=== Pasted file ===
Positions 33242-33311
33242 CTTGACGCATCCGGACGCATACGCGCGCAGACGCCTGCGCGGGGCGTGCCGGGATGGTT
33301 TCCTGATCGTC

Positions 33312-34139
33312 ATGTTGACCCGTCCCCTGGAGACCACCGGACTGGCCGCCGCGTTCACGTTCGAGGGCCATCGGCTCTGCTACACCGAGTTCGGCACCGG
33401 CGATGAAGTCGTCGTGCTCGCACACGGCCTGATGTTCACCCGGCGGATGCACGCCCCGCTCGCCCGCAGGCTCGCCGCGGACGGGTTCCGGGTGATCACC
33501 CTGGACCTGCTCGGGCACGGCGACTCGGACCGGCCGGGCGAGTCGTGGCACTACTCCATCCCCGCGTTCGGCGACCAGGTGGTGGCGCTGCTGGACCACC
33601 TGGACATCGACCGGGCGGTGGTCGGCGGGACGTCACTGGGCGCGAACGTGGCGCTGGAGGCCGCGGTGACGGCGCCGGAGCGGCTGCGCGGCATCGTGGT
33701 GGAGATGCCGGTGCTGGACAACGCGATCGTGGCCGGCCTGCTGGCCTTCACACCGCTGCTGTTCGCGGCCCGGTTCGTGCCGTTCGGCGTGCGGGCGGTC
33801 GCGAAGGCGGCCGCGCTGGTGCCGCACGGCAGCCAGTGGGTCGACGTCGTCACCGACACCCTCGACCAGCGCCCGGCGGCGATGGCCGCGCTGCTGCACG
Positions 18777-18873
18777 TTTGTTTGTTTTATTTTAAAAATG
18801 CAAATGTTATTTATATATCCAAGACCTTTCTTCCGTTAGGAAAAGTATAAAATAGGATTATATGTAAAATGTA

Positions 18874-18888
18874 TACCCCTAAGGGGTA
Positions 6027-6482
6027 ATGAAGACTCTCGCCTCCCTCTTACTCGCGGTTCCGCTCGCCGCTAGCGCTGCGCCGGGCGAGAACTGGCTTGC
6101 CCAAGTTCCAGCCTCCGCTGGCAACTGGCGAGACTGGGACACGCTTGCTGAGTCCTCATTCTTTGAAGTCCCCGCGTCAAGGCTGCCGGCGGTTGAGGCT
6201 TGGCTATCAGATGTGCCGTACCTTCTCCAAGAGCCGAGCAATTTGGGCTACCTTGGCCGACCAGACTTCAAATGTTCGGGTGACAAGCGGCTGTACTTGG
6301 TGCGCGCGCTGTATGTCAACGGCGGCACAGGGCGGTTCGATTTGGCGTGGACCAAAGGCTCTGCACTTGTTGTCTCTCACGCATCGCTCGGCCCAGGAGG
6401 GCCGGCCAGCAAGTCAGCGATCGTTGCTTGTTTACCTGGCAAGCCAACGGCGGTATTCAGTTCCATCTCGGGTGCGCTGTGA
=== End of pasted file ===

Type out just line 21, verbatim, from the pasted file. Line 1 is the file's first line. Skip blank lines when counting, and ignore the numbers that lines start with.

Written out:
6401 GCCGGCCAGCAAGTCAGCGATCGTTGCTTGTTTACCTGGCAAGCCAACGGCGGTATTCAGTTCCATCTCGGGTGCGCTGTGA